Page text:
BELLEVUE, Wash., Sept. 24, 2021 /PRNewswire-PRWeb/ -- Nurse.org, the largest website and community of nurses online, launched a new campaign to raise awareness about #TheREALNursingShortage, a crisis that has only been made worse in the wake of the COVID-19 pandemic due to nurses leaving the workforce from extreme burnout, understaffing, concerns over COVID, and other pandemic-related factors, such as a lack of childcare.
"Yes, nurses are leaving the profession, but the so-called 'nursing shortage' should not be blamed on nurses alone," said Alice Benjamin, APRN, MSN, ACNS-BC, FNP-B, CCRN, CEN, CV-BC, Chief Nursing Officer and Correspondent for Nurse.org. "We are overworked, underpaid, and are collectively feeling the effects of burnout, compassion fatigue, and moral injury."
As part of the campaign, nurses are encouraged to:
- Sign a pledge of support to amplify the systemic issues causing nurses to leave and advocate for true change within the nursing profession.
- Take the "State of Nursing" survey, the results of which will be shared with legislatures, hospital administrators, and the public around the world - as proof that nursing needs to change or else more nurses will leave.
- Share a photo or video on social media to amplify the REAL issues influencing the nursing shortage using hashtag #TheREALNursingShortage.
- Read Nurse.org's report about "The REAL Nursing Shortage" to understand the factors contributing to nurses quitting and to contact elected officials to demand change now.
According to an analysis from the National Center for Health Workforce Analysis, the U.S. could be in need of as many as 3.8 million nurses by 2030. But finding and training nurses is also a challenge since there is a shortage of qualified nursing faculty to teach the next generation of nurses, causing over 80,000 nursing school candidates to be turned away each year.
It is with these dire projections that the American Nurses Association recently urged the US Department of Health and Human Services to declare the nurse staffing shortage a national crisis.
The U.S. is not the only country facing a nursing shortage. Globally, 13 million nurses are needed, and countries committed to nursing retention focus on three main issues: encouraging nurses to return to the workforce, improving workplace conditions, and investing in nursing education.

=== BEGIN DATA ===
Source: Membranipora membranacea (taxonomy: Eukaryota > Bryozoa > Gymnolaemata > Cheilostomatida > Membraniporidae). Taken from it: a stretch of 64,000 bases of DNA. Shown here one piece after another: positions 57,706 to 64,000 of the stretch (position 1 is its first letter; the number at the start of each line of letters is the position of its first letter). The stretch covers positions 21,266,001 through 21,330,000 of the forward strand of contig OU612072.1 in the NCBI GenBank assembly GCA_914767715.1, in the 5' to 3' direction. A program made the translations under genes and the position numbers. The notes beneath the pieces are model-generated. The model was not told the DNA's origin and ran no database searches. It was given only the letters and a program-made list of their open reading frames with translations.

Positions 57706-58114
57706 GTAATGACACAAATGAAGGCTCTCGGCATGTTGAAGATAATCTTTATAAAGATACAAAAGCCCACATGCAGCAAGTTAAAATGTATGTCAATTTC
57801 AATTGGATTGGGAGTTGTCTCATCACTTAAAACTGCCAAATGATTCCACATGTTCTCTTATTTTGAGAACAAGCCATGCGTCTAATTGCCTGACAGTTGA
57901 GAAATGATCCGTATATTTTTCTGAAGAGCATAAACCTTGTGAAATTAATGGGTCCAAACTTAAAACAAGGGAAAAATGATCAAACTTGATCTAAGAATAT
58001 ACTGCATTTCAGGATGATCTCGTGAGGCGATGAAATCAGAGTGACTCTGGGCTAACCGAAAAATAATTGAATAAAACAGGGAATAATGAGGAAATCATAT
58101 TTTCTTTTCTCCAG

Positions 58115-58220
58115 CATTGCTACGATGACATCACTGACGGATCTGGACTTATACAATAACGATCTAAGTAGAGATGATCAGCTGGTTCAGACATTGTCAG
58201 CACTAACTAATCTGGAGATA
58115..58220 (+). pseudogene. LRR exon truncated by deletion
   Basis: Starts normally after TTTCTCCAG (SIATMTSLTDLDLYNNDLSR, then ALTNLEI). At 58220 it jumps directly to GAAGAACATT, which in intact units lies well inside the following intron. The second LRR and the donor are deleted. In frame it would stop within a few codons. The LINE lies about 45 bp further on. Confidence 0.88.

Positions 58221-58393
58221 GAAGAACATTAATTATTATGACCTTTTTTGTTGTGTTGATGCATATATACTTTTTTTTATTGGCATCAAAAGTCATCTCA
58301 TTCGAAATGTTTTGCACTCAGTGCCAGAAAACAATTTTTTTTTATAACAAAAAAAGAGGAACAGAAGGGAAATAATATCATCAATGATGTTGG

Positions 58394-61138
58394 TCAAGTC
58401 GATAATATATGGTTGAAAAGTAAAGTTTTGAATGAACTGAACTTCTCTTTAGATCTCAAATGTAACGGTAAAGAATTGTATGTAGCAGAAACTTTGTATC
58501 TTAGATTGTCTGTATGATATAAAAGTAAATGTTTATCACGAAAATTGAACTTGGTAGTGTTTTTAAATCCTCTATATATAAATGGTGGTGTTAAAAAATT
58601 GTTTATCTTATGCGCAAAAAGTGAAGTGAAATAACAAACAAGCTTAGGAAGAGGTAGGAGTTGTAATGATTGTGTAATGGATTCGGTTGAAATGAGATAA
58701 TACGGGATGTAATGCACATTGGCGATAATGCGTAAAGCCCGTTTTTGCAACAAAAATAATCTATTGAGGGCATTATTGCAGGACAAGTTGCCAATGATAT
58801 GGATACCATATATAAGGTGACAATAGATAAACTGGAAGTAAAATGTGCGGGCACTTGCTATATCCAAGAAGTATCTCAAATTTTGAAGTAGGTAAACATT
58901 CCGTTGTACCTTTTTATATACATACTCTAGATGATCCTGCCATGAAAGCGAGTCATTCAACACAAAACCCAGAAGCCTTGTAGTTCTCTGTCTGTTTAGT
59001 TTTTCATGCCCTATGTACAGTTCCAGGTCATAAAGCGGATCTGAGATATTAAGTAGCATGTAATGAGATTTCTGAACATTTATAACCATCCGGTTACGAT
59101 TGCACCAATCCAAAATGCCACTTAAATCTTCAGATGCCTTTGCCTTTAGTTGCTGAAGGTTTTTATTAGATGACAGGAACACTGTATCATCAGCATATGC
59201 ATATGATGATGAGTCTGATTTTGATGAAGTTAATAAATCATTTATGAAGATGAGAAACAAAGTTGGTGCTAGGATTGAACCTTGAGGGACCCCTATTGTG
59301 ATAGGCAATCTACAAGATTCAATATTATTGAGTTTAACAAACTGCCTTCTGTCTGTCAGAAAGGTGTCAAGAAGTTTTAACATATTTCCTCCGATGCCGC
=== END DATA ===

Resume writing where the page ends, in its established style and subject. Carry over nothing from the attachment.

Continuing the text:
"If you're a student considering becoming a nurse, please know that you are not walking into a doomed profession," said Benjamin. "You will never meet anyone who is more determined, more resourceful, or more ready to jump in and lend a helping hand than a nurse. The problem is not with nurses or nursing; the problem is that nurses have been so busy taking care of others that no one has taken care of them. And we're here to change that--and by entering the nursing profession, you will be part of the solution too."
In addition to sponsoring the social media campaign, Nurse.org also announced two new initiatives to raise awareness and support for nurses during this crisis: a "Healthcare Leaders" nursing student scholarship, and a "Nursing Unit of the Month" award to honor exceptional nursing teams.
For more information about #TheREALNursingShortage campaign, please visit https://nurse.org/nursingshortage.
Nurse.org impacts the lives of nurses and nursing students by publishing thought-provoking content, supporting their career growth through high-caliber educational opportunities, and launching culture-changing initiatives. Nurse.org is an authoritative and trusted blog within the nursing community - it is read over 1.4 million times per month, our social media channels reach over 30 million users per month and our email subscriber list is composed of over 800,000 nurses. Our "Ask Nurse Alice" podcast is hosted by TV health expert, Alice Benjamin, and has ranked in the Top 10 on Apple's podcast charts in the medical category. Nurses interested in supporting the campaign can visit Nurse.org and follow the social media accounts on Instagram and Facebook. Nurse.org is owned and operated by Full Beaker, Inc.
Angelina Gibson, Nurse.org, +1 7259109676, [email protected]